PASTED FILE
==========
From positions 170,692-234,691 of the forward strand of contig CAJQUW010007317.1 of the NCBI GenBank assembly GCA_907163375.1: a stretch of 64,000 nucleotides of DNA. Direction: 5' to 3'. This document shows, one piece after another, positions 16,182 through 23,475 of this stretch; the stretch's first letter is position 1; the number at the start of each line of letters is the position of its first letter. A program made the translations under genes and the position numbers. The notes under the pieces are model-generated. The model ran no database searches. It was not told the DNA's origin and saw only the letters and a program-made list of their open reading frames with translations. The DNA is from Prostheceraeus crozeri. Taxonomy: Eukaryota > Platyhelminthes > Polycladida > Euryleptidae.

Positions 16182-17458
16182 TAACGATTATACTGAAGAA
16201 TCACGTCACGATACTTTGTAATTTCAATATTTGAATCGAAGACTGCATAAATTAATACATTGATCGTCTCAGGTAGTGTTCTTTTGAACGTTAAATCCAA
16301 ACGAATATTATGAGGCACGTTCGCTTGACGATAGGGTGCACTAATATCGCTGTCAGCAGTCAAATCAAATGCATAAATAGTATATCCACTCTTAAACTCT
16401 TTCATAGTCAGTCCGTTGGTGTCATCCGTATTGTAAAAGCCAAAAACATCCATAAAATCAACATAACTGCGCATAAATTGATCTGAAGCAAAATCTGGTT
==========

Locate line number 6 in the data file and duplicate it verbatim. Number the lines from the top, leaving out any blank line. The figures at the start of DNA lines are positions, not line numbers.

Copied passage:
16401 TTCATAGTCAGTCCGTTGGTGTCATCCGTATTGTAAAAGCCAAAAACATCCATAAAATCAACATAACTGCGCATAAATTGATCTGAAGCAAAATCTGGTT